Glendale Valley demonstration biogas plant
The use of waste cane tops and trash (which forms 30-40% of the cane crop) together with “Kahle” (mill reject stalk) cane, as a potential fuel source to optimise sugar cane farming was put forward by Dr Thomas Funke of the SA Cane Growers Association in the latter half of 2013 when the concept was refined and further corroboratory studies were undertaken. Dr Funke subsequently took up the proposal with the Department Land Reform and Rural Development, Department of Agriculture, Local Municipality, Gledhow Sugar Company and the Qwabe Tribal Authority in May 2014.This was followed by Sucropower making presentations to the Gledhow Sugar Company and Qwabe Tribal Authority in July 2014 who in turn submitted a power plant proposal to the Department Agriculture and Rural Development for approval for the demonstration plant to be erected within tribal land.
The outcome was a project is to create a demonstration bio-gas plant fuelled by sugarcane crop residue for cane growers of the Qwabe Trust Authority (QTA) in the Glendale Valley, Northern KwaZulu-Natal. The objective was to prove the viability of producing bio-gas that can be used to enhance the viability of the tribal trust’s sugarcane farming operations as well as create jobs from the opportunities for further downstream business operations within the community. The power plant formed part of the QTA development plan to establish a Central Services Base for the community with an energy centre, trading store and library with ATM facilities. These amenities were 40km away and the Base was also be utilised as a power plant operations training and research facility.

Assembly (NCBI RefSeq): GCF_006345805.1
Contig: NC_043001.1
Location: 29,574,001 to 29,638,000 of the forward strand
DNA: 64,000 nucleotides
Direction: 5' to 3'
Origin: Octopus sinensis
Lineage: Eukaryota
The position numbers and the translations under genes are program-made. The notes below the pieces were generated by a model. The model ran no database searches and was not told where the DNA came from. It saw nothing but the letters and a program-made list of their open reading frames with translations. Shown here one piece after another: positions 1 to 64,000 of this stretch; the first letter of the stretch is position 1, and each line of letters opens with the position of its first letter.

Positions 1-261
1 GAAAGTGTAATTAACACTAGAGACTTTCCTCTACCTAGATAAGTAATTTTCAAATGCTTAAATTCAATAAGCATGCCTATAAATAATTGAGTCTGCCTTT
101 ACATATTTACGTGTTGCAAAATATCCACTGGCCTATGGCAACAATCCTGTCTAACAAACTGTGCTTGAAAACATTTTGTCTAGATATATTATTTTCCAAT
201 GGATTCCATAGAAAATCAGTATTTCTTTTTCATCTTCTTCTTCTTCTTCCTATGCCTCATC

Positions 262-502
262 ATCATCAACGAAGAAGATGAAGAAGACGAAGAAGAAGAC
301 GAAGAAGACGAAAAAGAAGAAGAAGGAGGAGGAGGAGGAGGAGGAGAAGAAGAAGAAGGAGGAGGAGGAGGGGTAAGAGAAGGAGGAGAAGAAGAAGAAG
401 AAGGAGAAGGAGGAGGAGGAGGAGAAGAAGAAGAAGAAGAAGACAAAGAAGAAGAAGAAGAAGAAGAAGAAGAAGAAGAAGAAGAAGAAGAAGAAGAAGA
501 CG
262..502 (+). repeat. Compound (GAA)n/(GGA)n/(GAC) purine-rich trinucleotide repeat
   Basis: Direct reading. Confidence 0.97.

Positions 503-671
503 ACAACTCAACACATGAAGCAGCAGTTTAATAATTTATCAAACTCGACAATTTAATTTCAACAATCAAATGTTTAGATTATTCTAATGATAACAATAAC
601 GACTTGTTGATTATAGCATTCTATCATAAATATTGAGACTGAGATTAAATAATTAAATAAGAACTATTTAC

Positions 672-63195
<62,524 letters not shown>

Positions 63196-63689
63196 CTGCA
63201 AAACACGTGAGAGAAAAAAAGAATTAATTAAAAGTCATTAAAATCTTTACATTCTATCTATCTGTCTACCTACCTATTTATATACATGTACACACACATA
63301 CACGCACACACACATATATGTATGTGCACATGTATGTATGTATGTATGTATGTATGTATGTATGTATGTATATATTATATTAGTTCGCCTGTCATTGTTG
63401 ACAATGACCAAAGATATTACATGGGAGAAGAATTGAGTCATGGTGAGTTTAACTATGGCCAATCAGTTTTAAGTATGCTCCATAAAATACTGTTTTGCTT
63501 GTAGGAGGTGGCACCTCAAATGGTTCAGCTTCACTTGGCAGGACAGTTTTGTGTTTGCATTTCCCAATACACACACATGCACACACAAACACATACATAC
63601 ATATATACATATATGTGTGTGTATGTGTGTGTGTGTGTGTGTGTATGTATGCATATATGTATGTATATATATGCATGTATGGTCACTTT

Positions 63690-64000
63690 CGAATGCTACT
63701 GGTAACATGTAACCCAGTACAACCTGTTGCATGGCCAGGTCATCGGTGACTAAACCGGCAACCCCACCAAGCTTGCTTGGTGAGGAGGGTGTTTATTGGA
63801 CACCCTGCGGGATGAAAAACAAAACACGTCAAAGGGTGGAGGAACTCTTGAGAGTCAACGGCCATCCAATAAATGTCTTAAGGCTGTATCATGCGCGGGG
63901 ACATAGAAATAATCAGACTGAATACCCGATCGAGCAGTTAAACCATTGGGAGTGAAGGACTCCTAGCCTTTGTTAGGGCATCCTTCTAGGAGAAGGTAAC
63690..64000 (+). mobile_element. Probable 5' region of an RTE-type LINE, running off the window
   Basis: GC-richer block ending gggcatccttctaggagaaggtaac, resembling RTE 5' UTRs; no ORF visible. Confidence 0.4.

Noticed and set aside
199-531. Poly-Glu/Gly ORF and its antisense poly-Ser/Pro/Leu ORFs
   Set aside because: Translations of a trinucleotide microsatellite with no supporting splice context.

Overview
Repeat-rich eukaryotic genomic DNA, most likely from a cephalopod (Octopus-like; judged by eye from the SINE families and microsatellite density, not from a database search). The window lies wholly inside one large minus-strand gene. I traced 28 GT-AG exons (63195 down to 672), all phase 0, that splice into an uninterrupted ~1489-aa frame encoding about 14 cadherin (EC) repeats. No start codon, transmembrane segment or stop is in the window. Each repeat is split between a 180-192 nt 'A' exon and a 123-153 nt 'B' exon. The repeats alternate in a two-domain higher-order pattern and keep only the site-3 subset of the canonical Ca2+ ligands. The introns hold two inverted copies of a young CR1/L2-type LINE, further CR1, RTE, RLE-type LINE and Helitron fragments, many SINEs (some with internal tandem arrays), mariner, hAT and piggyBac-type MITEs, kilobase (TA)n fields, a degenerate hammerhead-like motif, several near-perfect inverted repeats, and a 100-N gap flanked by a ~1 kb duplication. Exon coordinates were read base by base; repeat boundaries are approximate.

In 2014 Sucropower embarked on securing 55% project funding which was successfully achieved from the EEP on 12 May 2015. The balance of the funds were due to come from the Qwabe Trust but this did not materialse. So, in February 2016 the project was moved to Thorny Park.